Range Map Compilers: NatureServe 2008


U.S. Distribution by County Help
State County Name (FIPS Code)
AZ Apache (04001)
OK Cimarron (40025)*, Comanche (40031), Greer (40055), Harmon (40057)
WA Adams (53001), Asotin (53003), Benton (53005), Chelan (53007), Clark (53011), Columbia (53013), Cowlitz (53015), Douglas (53017), Ferry (53019), Franklin (53021), Garfield (53023), Grant (53025), King (53033), Kittitas (53037), Klickitat (53039), Lewis (53041), Lincoln (53043), Okanogan (53047), Pend Oreille (53051), Pierce (53053), Skagit (53057), Skamania (53059), Snohomish (53061), Spokane (53063), Stevens (53065), Thurston (53067), Walla Walla (53071), Whitman (53075), Yakima (53077)
* Extirpated/possibly extirpated
U.S. Distribution by Watershed Help
Watershed Region Help Watershed Name (Watershed Code)
11 Cimarron headwaters (11040001)+*, Elm Fork Red (11120304)+, Cache (11130202)+, West Cache (11130203)+, Northern Beaver (11130208)+
14 Chinle (14080204)+
17 Pend Oreille (17010216)+, Upper Spokane (17010305)+, Hangman (17010306)+, Lower Spokane (17010307)+, Little Spokane (17010308)+, Franklin D. Roosevelt Lake (17020001)+, Kettle (17020002)+, Colville (17020003)+, Sanpoil (17020004)+, Chief Joseph (17020005)+, Okanogan (17020006)+, Similkameen (17020007)+, Methow (17020008)+, Lake Chelan (17020009)+, Upper Columbia-Entiat (17020010)+, Wenatchee (17020011)+, Moses Coulee (17020012)+, Upper Crab (17020013)+, Banks Lake (17020014)+, Lower Crab (17020015)+, Upper Columbia-Priest Rapids (17020016)+, Upper Yakima (17030001)+, Naches (17030002)+, Lower Yakima, Washington (17030003)+, Lower Snake-Asotin (17060103)+, Lower Grande Ronde (17060106)+, Lower Snake-Tucannon (17060107)+, Palouse (17060108)+, Rock (17060109)+, Lower Snake (17060110)+, Clearwater (17060306)+, Middle Columbia-Lake Wallula (17070101)+, Walla Walla (17070102)+, Middle Columbia-Hood (17070105)+, Klickitat (17070106)+, Lower Columbia-Sandy (17080001)+, Lewis (17080002)+, Upper Cowlitz (17080004)+, Lower Cowlitz (17080005)+, Sauk (17110006)+, Stillaguamish (17110008)+, Skykomish (17110009)+, Snoqualmie (17110010)+, Snohomish (17110011)+, Nisqually (17110015)+
+ Natural heritage record(s) exist for this watershed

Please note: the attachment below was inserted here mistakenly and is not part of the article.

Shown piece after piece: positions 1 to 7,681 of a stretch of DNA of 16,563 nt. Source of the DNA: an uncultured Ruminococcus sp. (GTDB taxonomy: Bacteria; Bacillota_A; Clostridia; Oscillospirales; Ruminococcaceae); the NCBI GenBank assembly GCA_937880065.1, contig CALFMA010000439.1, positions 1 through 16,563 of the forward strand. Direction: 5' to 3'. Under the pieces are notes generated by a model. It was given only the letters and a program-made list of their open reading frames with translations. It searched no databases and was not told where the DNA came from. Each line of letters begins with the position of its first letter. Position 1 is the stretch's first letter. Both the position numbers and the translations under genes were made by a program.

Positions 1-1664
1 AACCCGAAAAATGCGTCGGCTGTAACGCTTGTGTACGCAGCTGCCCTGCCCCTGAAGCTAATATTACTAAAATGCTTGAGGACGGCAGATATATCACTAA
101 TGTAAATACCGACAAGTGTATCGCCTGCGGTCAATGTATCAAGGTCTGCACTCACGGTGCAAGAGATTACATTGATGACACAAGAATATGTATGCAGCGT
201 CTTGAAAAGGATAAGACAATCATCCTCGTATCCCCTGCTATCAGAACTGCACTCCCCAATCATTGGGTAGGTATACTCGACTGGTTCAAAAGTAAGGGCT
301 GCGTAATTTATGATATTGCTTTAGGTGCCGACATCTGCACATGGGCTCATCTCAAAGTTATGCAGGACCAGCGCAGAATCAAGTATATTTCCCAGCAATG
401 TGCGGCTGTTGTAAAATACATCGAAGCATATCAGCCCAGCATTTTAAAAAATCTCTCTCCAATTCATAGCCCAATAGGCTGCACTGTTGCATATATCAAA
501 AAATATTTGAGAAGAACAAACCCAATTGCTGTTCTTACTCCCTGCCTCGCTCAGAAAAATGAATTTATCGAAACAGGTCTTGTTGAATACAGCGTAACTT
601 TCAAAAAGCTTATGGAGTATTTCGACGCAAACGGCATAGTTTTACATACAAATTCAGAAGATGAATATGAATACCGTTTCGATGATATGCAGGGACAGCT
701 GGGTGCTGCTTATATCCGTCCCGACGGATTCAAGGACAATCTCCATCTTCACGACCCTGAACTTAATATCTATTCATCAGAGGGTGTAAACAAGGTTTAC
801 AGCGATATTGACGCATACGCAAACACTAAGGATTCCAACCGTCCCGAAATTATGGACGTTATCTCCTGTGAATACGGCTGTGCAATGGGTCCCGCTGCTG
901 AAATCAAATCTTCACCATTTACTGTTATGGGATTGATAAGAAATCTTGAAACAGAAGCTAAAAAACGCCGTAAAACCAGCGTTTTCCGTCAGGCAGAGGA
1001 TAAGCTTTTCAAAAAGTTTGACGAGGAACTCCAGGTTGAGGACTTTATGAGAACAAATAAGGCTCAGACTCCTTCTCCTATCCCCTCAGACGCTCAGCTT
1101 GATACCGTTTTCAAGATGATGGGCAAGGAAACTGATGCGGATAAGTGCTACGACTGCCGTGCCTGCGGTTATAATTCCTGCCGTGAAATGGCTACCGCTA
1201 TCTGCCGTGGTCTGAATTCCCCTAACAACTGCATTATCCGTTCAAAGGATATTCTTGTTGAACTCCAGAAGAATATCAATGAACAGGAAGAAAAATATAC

* Extirpated/possibly extirpated
Ecology & Life History
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General Description: Pelage is reddish or yellowish brown in summer, more grayish brown in winter. Ears are large and may move independently. Males have antlers that branch into separate equal beams that fork into two tines (white-tailed deer has only one main beam). Upper side of tail white with a black tip or all black or brown. Juveniles have spotted pelage.
Reproduction Comments: Mule deer mate in autumn, often mainly late November to mid-December. Gestation lasts about 203 days Births occur in late spring, mostly in May-June in much of the range, sometimes as late as July or August. Litter size is 1-2, depending on age and condition of female. Fawns are born with spotted pelage and initially stay hidden. They lose their spots generally by late summer or early fall. Weaning begins at about 5 weeks, usually completed by 16 weeks. Males usually first breed at 2 years, males at 3-4 years.
Ecology Comments: Home range size may be 30-240 hectares or more; directly correlated with availability of food, water and cover. Deep winter snows are major factor limiting population size in Pacific Northwest (Schoen and Kirchhoff 1990). Predators include: mountain lions; coyotes; dogs.

See Hatter and Janz (1994) for information on apparent demographic changes associated with wolf control on northern Vancouver Island.

Mule deer males use glands on their forehead to apply scent marks to trees. These scent posts communicate the presence and physiological status of the deer and seem to be important in the social and reproductive biology of the species.

Non-Migrant: Y
Locally Migrant: Y
Long Distance Migrant: N